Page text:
Looks horrified: GAPES, R(esistance) and burning: HOT. Assemble for primitive shrapnel
16 NOISETTE A little lamb
The top dog might well be the No 1 SETTER. Take the finish off
19 TROOPS  Soldiers
R(un) O(ver) is contained withing TOPS, which is what singlets can be.
21 SAUDI Arab
A small sound systtem would be a S AUDIO. omit 0 (nothing)
23 CABIN  compartment
CAIN is your murderer, his victim Abel. The first of Blood provides the “concealed” B.

47 comments on “26230 In which I find the setter a giver of grave ire test. It’s ever great.”

  1. Fortunately, I knew TERGIVERSATE, a perfectly cromulent word–HONEST (really). Otherwise, I would never have got SATNAV; as it was, that final V made me pause. Took ages to remember the HONEST part of 1d and the NEGATIVE part of 8ac. I biffed NOISETTE and BEWAIL, and was kept from biffing ‘Dante’ only by the fact that it made no sense, a fact that doesn’t always keep me from biffing. DNK OLEASTER, but as you say. COD perhaps to 3d.

    Edited at 2015-10-15 05:25 am (UTC)

  2. A mere 110 minutes on this, albeit with a few interruptions. DONNE went in on a wing and a prayer because I could vaguely discern DO NO EVIL or some such nonsense. Well, always nice when a guess is right if not exactly educated. I had never heard of an HONEST BROKER so was rather pleased with myself to see where the first word came from after the second had fallen. As for 9d, I tried more combinations than I would care to remember, some of which broke all the rules of morphology known to man and Chomsky.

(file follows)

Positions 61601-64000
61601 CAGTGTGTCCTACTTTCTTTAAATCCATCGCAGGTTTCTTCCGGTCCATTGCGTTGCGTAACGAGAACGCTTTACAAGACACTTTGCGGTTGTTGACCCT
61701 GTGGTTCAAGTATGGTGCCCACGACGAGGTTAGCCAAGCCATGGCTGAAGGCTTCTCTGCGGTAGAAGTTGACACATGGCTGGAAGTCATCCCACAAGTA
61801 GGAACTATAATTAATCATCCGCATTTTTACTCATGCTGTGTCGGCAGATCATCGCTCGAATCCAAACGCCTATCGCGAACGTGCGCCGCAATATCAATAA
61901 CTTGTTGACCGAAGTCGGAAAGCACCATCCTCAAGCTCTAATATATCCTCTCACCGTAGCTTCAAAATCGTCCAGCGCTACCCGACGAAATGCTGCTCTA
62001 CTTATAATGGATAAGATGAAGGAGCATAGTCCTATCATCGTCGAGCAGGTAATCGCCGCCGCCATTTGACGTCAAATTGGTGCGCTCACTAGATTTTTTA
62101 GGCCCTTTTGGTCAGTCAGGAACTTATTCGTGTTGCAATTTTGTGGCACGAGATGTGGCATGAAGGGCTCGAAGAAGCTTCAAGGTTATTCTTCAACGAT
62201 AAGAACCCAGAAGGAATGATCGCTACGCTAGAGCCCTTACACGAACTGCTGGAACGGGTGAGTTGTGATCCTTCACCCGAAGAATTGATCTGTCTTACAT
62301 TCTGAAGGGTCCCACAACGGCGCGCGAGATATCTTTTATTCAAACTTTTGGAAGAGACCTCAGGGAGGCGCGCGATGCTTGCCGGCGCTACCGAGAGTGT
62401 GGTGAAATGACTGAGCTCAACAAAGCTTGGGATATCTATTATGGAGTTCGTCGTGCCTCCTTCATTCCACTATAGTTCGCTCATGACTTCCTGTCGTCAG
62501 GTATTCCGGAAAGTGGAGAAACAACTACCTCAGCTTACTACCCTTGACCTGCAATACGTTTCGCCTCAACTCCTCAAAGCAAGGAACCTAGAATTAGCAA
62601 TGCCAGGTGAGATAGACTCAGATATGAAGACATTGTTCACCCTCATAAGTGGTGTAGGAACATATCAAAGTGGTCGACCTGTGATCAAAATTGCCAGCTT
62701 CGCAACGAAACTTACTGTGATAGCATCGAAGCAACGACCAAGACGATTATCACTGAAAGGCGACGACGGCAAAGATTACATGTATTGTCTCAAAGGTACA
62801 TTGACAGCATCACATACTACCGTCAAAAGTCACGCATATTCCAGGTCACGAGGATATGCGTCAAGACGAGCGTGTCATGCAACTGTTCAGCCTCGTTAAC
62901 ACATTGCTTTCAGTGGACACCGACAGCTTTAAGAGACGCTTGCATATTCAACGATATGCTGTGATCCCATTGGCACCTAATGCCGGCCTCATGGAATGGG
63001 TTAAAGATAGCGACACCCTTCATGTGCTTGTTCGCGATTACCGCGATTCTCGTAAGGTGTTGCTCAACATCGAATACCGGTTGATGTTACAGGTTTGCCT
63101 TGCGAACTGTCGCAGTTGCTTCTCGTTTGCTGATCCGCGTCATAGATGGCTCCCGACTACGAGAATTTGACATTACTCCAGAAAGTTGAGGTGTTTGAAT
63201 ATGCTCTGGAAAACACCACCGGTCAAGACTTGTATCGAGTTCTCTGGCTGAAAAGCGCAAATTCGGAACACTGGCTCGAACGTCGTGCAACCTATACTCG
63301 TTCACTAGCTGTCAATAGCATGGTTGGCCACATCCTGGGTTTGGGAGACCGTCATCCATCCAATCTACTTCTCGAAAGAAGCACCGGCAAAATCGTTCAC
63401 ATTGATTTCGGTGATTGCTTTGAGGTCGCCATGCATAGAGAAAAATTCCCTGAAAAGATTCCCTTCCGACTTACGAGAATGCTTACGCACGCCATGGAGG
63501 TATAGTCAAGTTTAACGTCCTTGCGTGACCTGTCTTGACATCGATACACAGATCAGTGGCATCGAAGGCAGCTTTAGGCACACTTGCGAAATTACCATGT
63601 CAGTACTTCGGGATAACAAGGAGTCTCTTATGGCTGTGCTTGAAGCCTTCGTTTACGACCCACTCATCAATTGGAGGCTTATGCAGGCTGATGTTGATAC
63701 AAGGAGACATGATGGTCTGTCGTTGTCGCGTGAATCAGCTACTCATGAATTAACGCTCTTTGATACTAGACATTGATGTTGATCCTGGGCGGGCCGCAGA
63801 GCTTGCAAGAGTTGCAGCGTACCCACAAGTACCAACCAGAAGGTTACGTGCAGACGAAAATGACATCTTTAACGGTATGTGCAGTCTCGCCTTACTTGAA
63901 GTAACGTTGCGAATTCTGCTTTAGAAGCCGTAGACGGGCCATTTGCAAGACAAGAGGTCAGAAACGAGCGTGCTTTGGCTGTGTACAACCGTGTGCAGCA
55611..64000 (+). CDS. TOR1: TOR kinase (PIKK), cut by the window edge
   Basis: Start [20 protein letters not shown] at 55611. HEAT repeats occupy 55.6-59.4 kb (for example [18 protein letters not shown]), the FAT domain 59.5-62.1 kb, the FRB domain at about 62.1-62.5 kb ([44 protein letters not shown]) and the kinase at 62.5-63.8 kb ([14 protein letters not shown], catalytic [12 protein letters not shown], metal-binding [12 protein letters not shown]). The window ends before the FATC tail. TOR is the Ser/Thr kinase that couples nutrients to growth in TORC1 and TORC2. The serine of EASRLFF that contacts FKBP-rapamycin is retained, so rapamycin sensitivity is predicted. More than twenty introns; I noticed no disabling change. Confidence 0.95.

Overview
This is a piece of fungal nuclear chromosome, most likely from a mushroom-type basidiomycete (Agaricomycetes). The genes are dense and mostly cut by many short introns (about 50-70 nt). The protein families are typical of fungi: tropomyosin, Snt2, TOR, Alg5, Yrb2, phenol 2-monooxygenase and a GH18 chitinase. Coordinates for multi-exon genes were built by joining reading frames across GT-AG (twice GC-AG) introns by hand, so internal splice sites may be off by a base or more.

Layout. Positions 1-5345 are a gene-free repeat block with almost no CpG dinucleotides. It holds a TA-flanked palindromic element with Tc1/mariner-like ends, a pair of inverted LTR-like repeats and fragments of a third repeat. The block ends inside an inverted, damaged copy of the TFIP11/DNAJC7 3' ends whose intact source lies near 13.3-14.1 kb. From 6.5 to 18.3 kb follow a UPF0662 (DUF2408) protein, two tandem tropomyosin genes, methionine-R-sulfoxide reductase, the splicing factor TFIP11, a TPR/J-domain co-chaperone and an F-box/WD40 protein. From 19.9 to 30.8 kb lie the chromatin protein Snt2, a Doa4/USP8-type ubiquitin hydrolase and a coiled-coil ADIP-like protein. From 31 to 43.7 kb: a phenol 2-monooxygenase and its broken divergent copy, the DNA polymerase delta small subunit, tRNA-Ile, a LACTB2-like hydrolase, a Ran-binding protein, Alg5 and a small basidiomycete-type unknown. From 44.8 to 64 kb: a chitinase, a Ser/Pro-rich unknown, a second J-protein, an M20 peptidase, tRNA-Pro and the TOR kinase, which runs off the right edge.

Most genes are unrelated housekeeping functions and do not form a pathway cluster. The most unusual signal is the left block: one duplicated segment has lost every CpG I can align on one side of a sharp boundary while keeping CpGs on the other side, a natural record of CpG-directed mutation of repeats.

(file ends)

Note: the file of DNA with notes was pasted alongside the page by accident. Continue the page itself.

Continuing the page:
3. I imagine that SUETONIUS was FOI for Verlaine.

    Second from last hereabouts. HONEST BROKER was LOI

    TERGIVERSATE was easily identified and verified by SATNAV

    COD 13dn

    I found the setting a bit lumpy – 35 mins

    horryd Shanghai

  4. …for over an hour, and needed some assistance (or at least confirmation) for SUETONIUS, OLEASTER and DONNE.

    As Z said, the anagrist for TERGIVERSATE couldn’t really go in any other order, given the checkers, but the correct answer didn’t look all that convincing either. Still, I’ll consider it my one small victory for the day.

    COD to STREETCAR for the def.

    Thanks setter and Z.